A black-tailed jackrabbit sits next to a foothill palo verde along the Apache Wash Loop Trail in Phoenix Sonoran Preserve in Phoenix, Arizona

On the trails my glimpses of jackrabbits are normally rather brief but this one I got to watch for a while as it casually moved through the desert, feeding as it went. It was aware of me and the others on the trail, mostly mountain bikers and hikers (none of whom stopped to watch). Our time together came to an end when the jackrabbit took flight as a loud plane passed overhead.


A black-tailed jackrabbit is visible through the desert scrub at the trailhead to Brown's Ranch in McDowell Sonoran Preserve

I am amazed how effortlessly and silently mammals move through their home while I stumble down the trail. The jackrabbits seem like spirits floating through the desert, I often first notice the black tips of their tall ears moving while the rabbit itself is blocked from sight by the many plants of the scrubland. This lovely creature I found not on the trails but at the trailhead of Brown’s Ranch, we shared a quiet moment before sunup.

The rabbit you are most likely to see at the trailhead, and on the trail, is the desert cottontail (below). They too move silently through the desert but are so much smaller than the jackrabbits that you see them when you see them, there are no tall black tips dancing in the early light to catch your eye. Like all the mammals your best bet to see them is to arrive early, here also at the trailhead but just as the sun began peeking through to send one of us onto the trails and one to bed.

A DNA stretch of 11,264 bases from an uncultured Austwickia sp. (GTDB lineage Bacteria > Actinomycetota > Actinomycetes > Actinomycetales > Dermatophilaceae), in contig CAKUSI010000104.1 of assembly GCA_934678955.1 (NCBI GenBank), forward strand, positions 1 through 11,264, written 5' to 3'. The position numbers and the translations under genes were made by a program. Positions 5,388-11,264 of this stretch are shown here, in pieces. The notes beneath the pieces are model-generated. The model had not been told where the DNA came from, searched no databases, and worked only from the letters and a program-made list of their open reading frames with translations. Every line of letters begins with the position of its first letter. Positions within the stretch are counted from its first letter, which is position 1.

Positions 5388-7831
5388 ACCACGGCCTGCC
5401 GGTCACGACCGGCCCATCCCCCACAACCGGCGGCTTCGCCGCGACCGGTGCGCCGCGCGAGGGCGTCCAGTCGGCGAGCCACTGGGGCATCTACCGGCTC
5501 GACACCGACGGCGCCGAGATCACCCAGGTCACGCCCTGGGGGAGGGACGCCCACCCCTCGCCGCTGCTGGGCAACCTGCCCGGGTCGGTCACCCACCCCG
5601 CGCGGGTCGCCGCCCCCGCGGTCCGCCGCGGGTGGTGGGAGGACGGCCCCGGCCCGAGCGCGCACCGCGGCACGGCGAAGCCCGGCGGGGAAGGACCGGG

Walking in the Sonoran Desert at sunrise, seeing the desert both wake up and go to sleep, is a joy and a treasure even to this lifelong night owl.

A desert cottontail looks straight at me as it is partially lit by the rising sun at the trailhead to Brown's Ranch in McDowell Sonoran Preserve

The Desert Giraffe

The Desert Giraffe

The sun hadn’t yet risen above the mountains when I met this hungry black-tailed jackrabbit. They share their habitat with the more numerous desert cottontail but the larger jackrabbit with its long legs can get to food that the cottontail cannot, reminding me of a giraffe using its long neck to eat leaves high in the trees. I hadn’t seen a rabbit spend so much time up on its hind legs before, this desert is full of surprises.

Long Legs

Both the black-tailed jackrabbit and the desert cottontail are named for their tails. The cottontail has a round white tail like a giant cotton ball, while the black-tailed jackrabbit has a tail that is black on top, as you can see as it sits up off the ground as it eats leaves it has pulled from the tree. It’s hard to tell from these pictures but the tops of their ears have black tips as well. Apparently they can run quite fast and jump in long leaps but the three times I’ve seen them they’ve casually hopped through the desert.

The Black Tail

Home in the Desert

A black-tailed jackrabbit sits in the Sonoran Desert in the Brown's Ranch section of McDowell Sonoran Preserve in Scottsdale, Arizona

As we make our home in the desert it is painfully clear to me as I hike, suited up with bottles of water and protective sun gear, that I will never be at home in the desert, not like they are, the animals who live here. This black-tailed jackrabbit can leap 5 or 10 feet at a time and reach speeds up to 40 mph, but on this morning it casually sauntered off into its desert home.